The soul of a great leader enlarges with experience. Eight month after judiciously escaping the trap of nuclear confrontation over Cuba, President John Kennedy spoke at American University on the subject of a stable and peaceful global settlement. "Our problems are manmade," he said, "therefore they can be solved by man." It was not so much a political speech as it was a philosophical meditation, one that reflected on how the confrontation between the United States and the Soviet Union had so dramatically evolved in the short years since the end of World War II and how dangerous the nuclear age made that confrontation.
Conservatives thought John Kennedy liberal and liberals thought him conservative. For himself, he said, he was an idealist without illusions. He had no illusions about a Soviet Union that devoured its own propaganda about "American imperialist circles preparing to unleash different types of wars," but he was idealistic enough to believe, against the harshest American Cold War rhetoric, that "No government or social system is so evil that its people must be considered as lacking in virtue."
This from a president who, just three short years earlier, campaigned on the theme that the previous administration was guilty of allowing a "missile gap" to arise, a theme without support in fact. The unresolved mystery of John Kennedy and what might have been rests in the transformation of his character during those three short years.
During that period he had lost a baby son, his great respect for America's military and burgeoning clandestine activities had been tempered by the Bay of Pigs, he had steered a course through a potential nuclear disaster, and, by a number of accounts, had become more fatalistic where his own life on earth was concerned. Contemplation of one's own mortality and meditation on the brevity of existence are sobering. They focuses the mind and the soul on eternal things. And they fortify the ironic detachment and sense of humor for which he was already known.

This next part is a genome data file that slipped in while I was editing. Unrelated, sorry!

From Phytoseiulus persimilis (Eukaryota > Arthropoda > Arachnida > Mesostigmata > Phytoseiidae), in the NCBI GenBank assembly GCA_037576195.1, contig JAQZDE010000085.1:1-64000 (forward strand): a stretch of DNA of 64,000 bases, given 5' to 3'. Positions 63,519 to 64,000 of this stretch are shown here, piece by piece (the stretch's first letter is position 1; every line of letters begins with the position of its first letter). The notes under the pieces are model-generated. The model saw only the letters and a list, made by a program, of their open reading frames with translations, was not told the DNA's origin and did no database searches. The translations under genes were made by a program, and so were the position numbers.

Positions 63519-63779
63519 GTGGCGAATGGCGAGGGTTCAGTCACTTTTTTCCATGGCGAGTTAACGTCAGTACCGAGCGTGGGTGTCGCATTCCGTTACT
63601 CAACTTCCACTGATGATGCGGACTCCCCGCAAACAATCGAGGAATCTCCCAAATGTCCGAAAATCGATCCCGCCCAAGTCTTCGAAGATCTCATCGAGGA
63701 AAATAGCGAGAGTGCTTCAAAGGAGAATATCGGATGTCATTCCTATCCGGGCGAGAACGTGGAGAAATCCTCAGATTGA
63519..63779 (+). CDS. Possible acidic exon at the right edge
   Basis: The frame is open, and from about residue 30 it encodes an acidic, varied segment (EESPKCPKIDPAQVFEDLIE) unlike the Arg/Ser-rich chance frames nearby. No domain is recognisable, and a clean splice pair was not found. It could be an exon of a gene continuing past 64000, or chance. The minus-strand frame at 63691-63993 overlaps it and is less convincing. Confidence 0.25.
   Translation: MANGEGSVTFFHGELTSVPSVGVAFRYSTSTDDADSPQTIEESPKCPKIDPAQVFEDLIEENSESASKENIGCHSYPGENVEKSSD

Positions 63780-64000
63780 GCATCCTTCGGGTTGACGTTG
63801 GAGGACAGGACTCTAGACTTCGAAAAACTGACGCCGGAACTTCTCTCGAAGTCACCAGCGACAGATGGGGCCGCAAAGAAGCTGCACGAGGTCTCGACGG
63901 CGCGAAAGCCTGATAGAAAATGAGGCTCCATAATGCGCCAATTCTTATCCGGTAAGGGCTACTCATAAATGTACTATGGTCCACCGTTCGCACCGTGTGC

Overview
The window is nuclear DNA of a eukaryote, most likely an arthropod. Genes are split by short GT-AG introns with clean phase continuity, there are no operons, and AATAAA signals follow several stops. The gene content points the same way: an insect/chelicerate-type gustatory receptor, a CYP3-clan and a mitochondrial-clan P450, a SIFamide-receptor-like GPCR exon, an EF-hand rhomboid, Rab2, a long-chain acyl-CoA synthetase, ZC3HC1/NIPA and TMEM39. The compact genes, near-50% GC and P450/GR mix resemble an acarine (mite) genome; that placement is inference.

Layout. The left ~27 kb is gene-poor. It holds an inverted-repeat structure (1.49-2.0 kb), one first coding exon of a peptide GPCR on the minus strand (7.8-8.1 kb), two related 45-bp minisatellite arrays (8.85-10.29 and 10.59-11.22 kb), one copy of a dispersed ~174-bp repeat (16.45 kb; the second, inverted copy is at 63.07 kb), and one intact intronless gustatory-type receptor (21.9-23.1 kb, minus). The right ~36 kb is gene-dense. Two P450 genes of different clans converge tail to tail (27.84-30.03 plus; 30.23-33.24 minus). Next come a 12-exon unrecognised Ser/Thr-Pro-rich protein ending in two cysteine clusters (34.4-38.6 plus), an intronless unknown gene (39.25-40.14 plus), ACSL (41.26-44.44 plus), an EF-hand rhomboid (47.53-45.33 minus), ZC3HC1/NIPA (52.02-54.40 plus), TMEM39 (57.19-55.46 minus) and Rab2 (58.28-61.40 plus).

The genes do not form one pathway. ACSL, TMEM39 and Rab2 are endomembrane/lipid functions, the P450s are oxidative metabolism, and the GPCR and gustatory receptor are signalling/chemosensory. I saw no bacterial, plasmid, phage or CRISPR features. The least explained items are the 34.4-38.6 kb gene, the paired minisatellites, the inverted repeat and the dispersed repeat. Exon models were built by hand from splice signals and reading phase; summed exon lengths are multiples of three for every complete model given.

And the John Kennedy at American University in June 1963, four months before the early death he occasionally foresaw, said that "in the final analysis, our most basic common link is that we all inhabit this small planet. We all breath the same air. We all cherish our children's future. And we are all mortal."
The immediate practical result of this meditation was to declare a unilateral halt to above-ground nuclear testing and to propose an atmospheric test ban treaty with the Soviet and British governments, a treaty that was negotiated and ratified three months later. And on October 5th, 1963, brief days before his death, he ordered the implementation of a phased withdrawal plan from Vietnam.
For those of us powerfully motivated toward public service by the Kennedy challenge to our idealism, one not heard since then, we choose to believe that he had the potential to become that rare political leader beyond politics, certainly beyond partisanship, beyond the pettiness that greatly haunts our political life today, beyond the short-term calculation of political career.
He understood profoundly that we could not heal the wounds of race and poverty when our wealth disproportionately was devoted to weapons of mass destruction. Few other modern presidents before or since have grasped that truth.
Amidst his human frailties, which so many of us share, the John Kennedy who spoke at American University reminds us of the words the poet Keats wrote of a friend: "He had an awful warmth about his heart like a load of immortality."
He was fond of a book by John Buchan called Montrose about a great, but failed, Scottish patriot. Buchan concludes his life of Montrose with these words:
No great cause is ever lost or ever won. The battle must always be renewed and the creed restated, and the old formulas, once so potent a revelation, become only dim antiquarian echoes. But some things are universal, catholic, and undying -- the souls of which such formulas are but the broken gleams. They do not age or pass out of fashion, for they symbolize eternal things. They are the guardians of the human spirit, the proof of what our mortal frailty can achieve.